Open Skies Enforcement: A Key Test Of "America First" Policy
September 14, 2017
This column by ACRU Senior Fellow and Policy Board member J. Kenneth Blackwell was published September 14, 2017 by Townhall.
When it comes to our trade agreements with foreign nations, President Trump has pledged to prioritize defending American workers and standing up to countries that seek to take advantage of them. In just the last few weeks, the Administration has kick-started the renegotiation of the North American Free Trade Agreement and launched an investigation of Chinese trade practices. Conservatives should be grateful that we finally have an administration that is putting “America First” and standing up to fight for American workers and businesses.
A key test of this “America First” trade policy will be whether the Trump administration chooses to enforce our Open Skies agreements with the United Arab Emirates (UAE) and Qatar. Open Skies agreements are bilateral treaties that allow airlines to fly freely between countries without government interference. The United States currently has Open Skies agreements with 121 countries, 119 of which are operating as agreed upon. Two countries are violating the agreements and putting American aviation jobs at risk in the process: the UAE and Qatar.
Both of these countries’ governments are breaching their agreements with the U.S. by providing their state-owned airlines — Emirates Airline, Etihad Airways and Qatar Airways — with over $50 billion in subsidies. By propping up their airlines with an unprecedented amount of money, the UAE and Qatar are enabling these carriers to be immune to standard market forces and pursue expansion strategies that U.S. airlines are simply unable to compete with.
One of these market-distorting practices is called “capacity dumping,” in which the Gulf carriers operate more routes and flights to the U.S. than for which there is passenger demand. The flood of excess capacity drives yields into the ground and makes the routes uneconomic for American airlines, which can’t rely on the U.S. Treasury to reimburse their losses. Since U.S. airlines are subject to the fluctuations of the free market and cannot fly money-losing routes the same way the subsidy-backed Gulf carriers can, they are forced to compete on an uneven playing field – putting the jobs of the 1.2 million American workers who rely on a strong domestic aviation industry at risk.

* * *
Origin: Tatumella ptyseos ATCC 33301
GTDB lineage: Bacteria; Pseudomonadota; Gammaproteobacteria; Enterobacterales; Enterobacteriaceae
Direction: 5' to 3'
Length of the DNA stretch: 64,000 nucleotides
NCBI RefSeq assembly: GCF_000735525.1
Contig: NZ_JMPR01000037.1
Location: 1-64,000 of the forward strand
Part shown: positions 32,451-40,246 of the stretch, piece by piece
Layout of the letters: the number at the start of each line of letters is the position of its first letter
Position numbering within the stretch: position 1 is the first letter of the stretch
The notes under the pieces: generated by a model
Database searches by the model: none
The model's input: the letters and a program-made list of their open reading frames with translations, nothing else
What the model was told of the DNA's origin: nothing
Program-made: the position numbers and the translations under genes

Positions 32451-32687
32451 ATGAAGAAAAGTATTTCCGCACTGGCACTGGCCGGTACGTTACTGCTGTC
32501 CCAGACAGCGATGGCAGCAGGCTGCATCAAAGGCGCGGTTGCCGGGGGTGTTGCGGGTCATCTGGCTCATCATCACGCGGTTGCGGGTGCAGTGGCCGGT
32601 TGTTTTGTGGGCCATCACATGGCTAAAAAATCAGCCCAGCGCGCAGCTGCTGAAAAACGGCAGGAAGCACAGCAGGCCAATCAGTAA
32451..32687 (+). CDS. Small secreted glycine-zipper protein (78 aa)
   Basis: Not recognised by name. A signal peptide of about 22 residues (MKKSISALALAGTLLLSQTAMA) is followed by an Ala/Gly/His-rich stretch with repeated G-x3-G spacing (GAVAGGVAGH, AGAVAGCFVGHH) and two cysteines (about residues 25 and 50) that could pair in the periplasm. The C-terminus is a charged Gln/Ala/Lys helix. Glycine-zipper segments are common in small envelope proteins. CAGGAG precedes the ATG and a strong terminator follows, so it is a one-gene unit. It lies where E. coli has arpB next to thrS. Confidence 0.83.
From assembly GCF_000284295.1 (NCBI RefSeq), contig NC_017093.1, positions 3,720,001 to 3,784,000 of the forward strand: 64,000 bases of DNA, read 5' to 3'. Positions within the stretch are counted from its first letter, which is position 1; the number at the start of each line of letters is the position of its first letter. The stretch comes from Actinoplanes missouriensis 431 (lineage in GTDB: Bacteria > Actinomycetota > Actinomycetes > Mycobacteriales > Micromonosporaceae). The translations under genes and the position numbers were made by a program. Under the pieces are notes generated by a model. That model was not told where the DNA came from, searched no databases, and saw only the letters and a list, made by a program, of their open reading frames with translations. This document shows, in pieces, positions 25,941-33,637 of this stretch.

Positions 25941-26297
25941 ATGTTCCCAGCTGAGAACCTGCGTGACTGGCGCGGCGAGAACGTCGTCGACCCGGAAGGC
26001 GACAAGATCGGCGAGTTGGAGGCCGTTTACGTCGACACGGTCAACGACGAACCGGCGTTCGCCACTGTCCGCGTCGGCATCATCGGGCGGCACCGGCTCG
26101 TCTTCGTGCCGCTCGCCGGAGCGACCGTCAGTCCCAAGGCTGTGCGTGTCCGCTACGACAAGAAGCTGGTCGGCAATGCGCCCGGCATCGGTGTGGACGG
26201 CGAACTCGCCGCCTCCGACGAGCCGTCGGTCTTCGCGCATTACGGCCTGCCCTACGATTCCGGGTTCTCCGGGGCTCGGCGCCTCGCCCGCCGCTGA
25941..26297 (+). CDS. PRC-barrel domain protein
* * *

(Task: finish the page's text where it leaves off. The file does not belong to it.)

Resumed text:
Despite ongoing reports of massive financial losses, the three Gulf airlines continue their aggressive push towards international dominance. It should be stunning that three airlines, servicing a combined domestic population of just 11 million have more wide-body aircraft on order than the U.S. and Chinese industries combined. Despite a saturated market, the three Gulf carriers continue to dump capacity with new planes, their losses appearing only on paper thanks to their access to lucrative government subsidies.
History has shown what this could lead to. Just a few decades ago, the U.S. steel industry was on the verge of collapse. “Steel dumping” was rampant as foreign countries both directly and indirectly subsidized their domestic steel industries, “dumping” the excess on to the U.S. market, which artificially depressed prices and closed down mills. In order to preserve this important industry, the Reagan administration accepted Voluntary Restraint Agreements from steel-exporting countries. These countries voluntarily agreed to limit the amount of steel they exported to the United States and the United States responded by terminating trade cases against their exports. We cannot be a nation that allows foreign governments to prop up and operate their state-owned enterprises in ways that violate international agreements and intentionally distort markets, harming U.S. companies and costing American jobs. We must enforce existing agreements to ensure U.S. businesses have a fair and equal opportunity to compete. This means putting a stop to market-distorting subsidies.
President Trump must uphold his promises to ensure U.S. businesses can compete fairly and protect American aviation jobs.